Living in the Land of Giants

Or what it’s like to meet an NBA player for the first time.

I was a gate agent for Eastern Air Lines in Kansas City Missouri in the mid-80’s. It was an exciting time for me. I had been with the company for 7 years and all that as an inside sales rep in Charlotte, NC.

I had made the big move to work at the field. The MCI HUB as it was called was the brain child of Frank Borman, former Apollo astronaut and current CEO of EAL. It was a bold concept. Schedule 10 flights from major East Coast cities to meet 10 flights from West Coast cities, in the space of 30 minutes, switch, hundreds of passengers, bags and cargo and do it 3 times a day.

It was brilliance and madness all at once. When the weather was great, it was smooth sailing, in the winter with ice and snow delays it was a nightmare.

I was a small town kid who have grown up in rural North Carolina. After serving 4 years in the US Air Force, I was able to land this great opportunity with EAL. The pay was great, the benefits were outstanding and you and your immediate could fly for free!

Living in the mid-west was a new adventure for me. I had grown up hearing about the KC Chiefs and Arrowhead stadium. George Brett the newest MLB hot prospect and just signed with the Kansas City Royals. It was an exciting time with a new job in a new city and new adventures.

As a Gate agent you were assigned a specific gate area to cover. During the course of your shift you would meet as many as 4 to 5 in bound flights. You would direct arriving passengers to their connecting flights, point someone to baggage claim to retrieve their bags, this was to the snack bar and their are the bathrooms.

In the following half-hour you and a partner would check passengers in at a departing gate. You would print boarding cards, assign seats, try to get a family of six seats together on the same row and other fantastic feats of daring do. Then you would make the gate announcements, collect tickets and board the flight and always with a smile. After all, we were the Wings of Man.

I had a walkie-talkie on my hip. I could hear the tower and Dispatch announcing flights as they landed. I was expecting my flight 211 arriving from Portland, Oregon any minute. From inside the gate area, I could see the flight line through the massive floor to ceiling glass panels. It was a beaautful day in the great mid-west. The sun was shining, the sky was blue and everything was running smooth as a top.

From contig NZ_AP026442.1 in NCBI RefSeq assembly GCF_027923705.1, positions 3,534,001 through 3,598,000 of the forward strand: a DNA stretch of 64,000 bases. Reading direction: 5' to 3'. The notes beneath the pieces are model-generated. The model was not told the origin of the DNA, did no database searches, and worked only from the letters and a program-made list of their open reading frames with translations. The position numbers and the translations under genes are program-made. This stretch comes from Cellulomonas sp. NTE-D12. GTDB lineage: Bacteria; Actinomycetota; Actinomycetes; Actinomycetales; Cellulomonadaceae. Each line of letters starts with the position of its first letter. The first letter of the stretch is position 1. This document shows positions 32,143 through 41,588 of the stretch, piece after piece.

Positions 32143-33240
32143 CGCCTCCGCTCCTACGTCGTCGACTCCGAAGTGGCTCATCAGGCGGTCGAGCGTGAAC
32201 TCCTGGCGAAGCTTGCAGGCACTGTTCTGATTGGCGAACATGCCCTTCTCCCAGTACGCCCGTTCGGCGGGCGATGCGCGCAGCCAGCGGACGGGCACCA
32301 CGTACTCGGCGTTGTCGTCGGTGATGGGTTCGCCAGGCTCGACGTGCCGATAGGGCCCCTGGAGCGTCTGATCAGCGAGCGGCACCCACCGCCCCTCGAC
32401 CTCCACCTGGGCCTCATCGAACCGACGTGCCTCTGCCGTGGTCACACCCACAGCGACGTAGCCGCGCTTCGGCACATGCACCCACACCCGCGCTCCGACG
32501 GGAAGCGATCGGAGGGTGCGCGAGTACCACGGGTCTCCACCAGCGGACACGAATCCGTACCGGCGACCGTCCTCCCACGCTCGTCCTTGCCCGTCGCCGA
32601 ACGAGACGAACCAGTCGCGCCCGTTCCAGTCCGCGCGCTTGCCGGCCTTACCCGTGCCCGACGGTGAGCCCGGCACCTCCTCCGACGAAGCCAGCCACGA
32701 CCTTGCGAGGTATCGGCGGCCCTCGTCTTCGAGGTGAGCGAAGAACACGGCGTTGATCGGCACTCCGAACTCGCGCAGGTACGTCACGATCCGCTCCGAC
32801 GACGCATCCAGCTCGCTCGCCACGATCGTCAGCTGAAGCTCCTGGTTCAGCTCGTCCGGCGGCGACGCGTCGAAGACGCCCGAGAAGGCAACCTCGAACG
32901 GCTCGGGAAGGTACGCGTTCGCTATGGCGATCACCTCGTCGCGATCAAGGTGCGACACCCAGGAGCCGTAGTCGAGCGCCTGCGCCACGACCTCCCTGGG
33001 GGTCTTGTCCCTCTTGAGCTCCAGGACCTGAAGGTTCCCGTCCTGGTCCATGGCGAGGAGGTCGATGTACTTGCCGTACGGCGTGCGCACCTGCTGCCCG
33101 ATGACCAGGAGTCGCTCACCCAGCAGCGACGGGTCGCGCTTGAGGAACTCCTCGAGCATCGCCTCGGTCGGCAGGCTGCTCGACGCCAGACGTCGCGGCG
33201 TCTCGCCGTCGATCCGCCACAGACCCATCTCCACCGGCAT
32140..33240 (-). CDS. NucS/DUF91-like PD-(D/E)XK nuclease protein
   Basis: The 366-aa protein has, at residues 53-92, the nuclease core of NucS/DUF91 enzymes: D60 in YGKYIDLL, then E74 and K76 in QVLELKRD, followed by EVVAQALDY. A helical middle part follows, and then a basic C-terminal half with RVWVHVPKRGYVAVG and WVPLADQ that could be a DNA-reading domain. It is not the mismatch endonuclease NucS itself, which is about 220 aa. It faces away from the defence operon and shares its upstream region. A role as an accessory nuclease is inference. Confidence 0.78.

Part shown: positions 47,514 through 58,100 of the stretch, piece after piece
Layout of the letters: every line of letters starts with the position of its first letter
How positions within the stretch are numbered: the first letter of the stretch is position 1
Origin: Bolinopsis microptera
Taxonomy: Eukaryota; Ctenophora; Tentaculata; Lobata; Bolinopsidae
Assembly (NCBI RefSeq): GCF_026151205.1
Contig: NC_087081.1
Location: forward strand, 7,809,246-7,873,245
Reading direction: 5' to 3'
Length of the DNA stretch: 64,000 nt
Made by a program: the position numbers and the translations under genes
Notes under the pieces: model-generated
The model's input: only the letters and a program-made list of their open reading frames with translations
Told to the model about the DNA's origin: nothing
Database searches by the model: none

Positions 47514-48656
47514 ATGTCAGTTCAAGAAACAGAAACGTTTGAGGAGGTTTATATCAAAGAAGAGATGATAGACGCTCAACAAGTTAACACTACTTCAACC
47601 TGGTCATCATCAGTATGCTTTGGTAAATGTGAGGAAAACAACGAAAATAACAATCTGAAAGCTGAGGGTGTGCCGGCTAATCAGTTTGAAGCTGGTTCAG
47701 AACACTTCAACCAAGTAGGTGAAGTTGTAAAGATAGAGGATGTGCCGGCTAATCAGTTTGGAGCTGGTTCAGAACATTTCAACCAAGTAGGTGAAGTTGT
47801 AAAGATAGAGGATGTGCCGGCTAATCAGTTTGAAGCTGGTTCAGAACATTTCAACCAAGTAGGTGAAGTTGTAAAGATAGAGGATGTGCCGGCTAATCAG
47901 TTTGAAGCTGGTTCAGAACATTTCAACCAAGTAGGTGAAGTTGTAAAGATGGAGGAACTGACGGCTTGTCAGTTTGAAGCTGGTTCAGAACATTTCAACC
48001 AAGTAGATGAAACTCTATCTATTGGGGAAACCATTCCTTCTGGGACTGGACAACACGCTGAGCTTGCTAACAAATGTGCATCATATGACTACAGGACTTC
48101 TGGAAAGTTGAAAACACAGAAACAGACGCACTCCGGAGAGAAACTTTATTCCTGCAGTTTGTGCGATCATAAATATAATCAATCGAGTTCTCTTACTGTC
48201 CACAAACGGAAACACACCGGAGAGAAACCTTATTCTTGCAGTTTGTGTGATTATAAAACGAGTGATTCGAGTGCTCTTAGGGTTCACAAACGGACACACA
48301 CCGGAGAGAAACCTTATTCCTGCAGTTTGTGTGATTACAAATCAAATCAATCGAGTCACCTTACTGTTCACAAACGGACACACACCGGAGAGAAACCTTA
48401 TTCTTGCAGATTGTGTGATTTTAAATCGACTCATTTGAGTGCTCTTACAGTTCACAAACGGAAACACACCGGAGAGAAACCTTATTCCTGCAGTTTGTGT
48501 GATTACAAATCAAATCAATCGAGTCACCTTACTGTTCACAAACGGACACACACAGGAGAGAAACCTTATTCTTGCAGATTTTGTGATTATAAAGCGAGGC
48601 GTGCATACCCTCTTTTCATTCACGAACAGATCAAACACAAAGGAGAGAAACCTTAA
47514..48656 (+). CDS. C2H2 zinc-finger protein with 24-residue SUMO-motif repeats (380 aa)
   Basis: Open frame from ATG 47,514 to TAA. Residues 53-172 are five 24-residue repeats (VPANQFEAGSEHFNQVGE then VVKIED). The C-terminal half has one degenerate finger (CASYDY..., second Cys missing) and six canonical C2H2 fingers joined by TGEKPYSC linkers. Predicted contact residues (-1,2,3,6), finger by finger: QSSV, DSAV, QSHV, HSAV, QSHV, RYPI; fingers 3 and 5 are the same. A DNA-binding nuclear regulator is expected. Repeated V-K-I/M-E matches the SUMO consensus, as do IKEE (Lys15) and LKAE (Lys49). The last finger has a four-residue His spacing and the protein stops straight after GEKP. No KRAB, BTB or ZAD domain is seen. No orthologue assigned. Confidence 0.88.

I heard the squawk of the walkie-talkie, inbound flight 211 on approach, run way 4 niner, all clear. When I heard that, I knew I could get a visual and track the aircraft approach to the jetway.

I had done this a few times before and was now solo and it all felt comfortable to me. I had my list of connecting flights in hand and watched as the plane rolled to a stop, the ground agents chocked the wheels and I made my way down the jet way and stood by waiting the Flight Attendant to open the door. I was often amazed at how these slight built ladies could throw back that massive door with a single heave.

It was always the ‘Senior’ who opened the door. They would hand you documents from the Captain to give to hand-off to flight Dispatch. It could be notes about aircraft performance, special instructions for fuel load or maintenance items. Whatever it was, you guarded it like it was the Manga Carta.

As soon as received the Dispatch documents, I would immediately walk to the top of the Jetway, open the double exit doors and wait for the flood of people who were all on their way to some place important. With my flight connection papers in hand, I’m ready to point and announce gate numbers.

As I turned to face the on coming crowd, suddenly I’m faced with a massive body, a giant of a man and now not one but two, no wait there are f our, now five of these gargantuan creatures. I’m at once overwhelmed and amazed.

Then it hit me, these are NBA players, of course they are coming from Portland to play the Kansas City Kings. They didn’t need connecting flight info, they were heading for the outside curb to meet their caravan of stretch limos to take them to their downtown hotel.

There was Mychael Thompson, 6' 10" Center, Wayne Cooper 6' 10" Forward, Fat Lever, at 6' 3" tiny at Guard. There was the famous Clyde ‘the glide’ Drexler, then finally at 7' 1" was Tim Pitrowski, Center.

My neck was straining looking up at these giants. I heard later they would draw straws to determine would be the luck ones to get a First Class seat.

You know, the ones with extra leg room, necessary when you come from the Land of Giants

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